I wanted to pass along some additional thoughts that didn’t make my story today about National City’s pro basketball plans.

  • We reported that National City officials are seeking a meeting with former Phoenix Suns owner Jerry Colangelo. I put that to David Carter, executive director of the USC Sports Business Institute. Carter said Colangelo would not likely be actively involved in putting a bid together.

“Colangelo’s role, if any, is more ceremonial,” Carter said. “Guys at that level don’t need to be bothered with the early trials and tribulations of a city’s bid. When the deal is far along, a guy like that could help put it over the top.”

  • The businesses located along National City’s waterfront are not anxious to see maritime land used for tourism. Ed Plant, chairman of the San Diego Port Tenants Association, said a basketball arena should be built elsewhere.

“Business is booming on the port,” Plant said. “If they have a (basketball) franchise, they can put that team anywhere. … The working waterfront and industrial area is strong. It’s a $10.6 billion industry. Industrial businesses aren’t glamorous, but they pay well and they’re good jobs.”

  • While researching my piece, I stumbled across an interesting story that ran recently in the Seattle Post-Intelligencer. The paper traced the failed history of basketball in San Diego, looking for lessons about the possible departure of the Seattle SuperSonics.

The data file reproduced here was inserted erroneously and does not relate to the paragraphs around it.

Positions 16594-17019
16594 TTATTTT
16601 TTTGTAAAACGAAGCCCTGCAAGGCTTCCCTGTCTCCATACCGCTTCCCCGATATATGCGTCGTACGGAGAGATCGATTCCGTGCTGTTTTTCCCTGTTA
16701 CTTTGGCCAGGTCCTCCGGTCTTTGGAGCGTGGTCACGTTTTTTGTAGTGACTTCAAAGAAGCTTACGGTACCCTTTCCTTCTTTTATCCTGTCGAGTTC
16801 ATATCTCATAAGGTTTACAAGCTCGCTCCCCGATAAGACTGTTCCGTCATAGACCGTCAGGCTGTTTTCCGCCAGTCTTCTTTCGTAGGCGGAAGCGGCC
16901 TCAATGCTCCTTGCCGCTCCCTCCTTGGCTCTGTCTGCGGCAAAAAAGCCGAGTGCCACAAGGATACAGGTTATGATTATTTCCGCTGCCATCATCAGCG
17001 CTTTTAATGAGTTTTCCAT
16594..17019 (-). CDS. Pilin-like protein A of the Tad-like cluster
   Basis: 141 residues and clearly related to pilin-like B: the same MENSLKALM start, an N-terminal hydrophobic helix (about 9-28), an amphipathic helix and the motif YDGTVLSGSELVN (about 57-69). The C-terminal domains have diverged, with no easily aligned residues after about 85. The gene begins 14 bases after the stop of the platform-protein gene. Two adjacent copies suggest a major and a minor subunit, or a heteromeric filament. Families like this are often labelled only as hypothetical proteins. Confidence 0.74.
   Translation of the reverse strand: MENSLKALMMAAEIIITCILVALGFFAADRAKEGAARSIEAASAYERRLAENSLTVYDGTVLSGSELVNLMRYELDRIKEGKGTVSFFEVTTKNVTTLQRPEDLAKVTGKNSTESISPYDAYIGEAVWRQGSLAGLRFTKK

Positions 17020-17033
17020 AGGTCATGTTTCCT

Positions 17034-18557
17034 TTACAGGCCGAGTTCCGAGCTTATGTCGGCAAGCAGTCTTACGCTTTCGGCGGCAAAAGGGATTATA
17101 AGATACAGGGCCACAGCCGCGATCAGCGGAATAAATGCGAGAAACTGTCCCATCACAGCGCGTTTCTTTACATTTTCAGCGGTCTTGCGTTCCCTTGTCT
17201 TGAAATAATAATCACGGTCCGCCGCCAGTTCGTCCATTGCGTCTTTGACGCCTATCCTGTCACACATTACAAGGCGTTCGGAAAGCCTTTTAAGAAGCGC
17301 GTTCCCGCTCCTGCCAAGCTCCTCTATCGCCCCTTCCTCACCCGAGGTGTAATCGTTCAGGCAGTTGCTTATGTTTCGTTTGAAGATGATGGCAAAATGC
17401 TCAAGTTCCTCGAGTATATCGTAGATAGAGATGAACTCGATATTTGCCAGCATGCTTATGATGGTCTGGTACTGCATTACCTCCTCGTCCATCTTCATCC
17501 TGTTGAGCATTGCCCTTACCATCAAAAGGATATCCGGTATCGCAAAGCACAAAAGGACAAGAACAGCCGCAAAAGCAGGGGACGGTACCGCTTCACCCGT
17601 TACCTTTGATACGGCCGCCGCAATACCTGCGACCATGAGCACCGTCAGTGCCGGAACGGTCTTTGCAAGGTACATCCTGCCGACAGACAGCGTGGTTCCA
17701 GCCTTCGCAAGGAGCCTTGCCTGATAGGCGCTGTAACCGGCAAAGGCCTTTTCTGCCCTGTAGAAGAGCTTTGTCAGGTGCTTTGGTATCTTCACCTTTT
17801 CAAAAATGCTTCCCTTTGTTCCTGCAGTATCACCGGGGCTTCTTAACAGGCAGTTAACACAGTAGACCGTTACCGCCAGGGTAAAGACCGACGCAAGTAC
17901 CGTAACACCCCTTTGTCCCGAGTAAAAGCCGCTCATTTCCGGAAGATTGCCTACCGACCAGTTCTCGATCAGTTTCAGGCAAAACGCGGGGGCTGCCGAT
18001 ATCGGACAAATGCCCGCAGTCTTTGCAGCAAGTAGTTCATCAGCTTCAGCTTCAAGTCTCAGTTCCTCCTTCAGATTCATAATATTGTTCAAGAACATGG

The story highlighted an interesting point — professional basketball does not necessarily have a significant economic impact, which is exactly why National City officials are pursuing it.

Reporter Mike Lewis writes:

If the Sonics should go — and privately many people close to the situation expect exactly that — there are a few things the Emerald City should expect: a negligible economic impact; a long, wistful hoops hangover; and no replacement team for a generation at the earliest. …

Economists — at least those not under contract by professional teams — say major league sports teams don’t appear to be the economic engine that team proponents sometimes claim. In fact, some studies suggest they might be more of a drain.

“We looked at nearly every move you could imagine,” said (Gary) Sauer, a national expert on sports economics. “If there were something significant — employment increases, big tax benefits — we’d see it, but we don’t. If there is any benefit, it’s small potatoes.”


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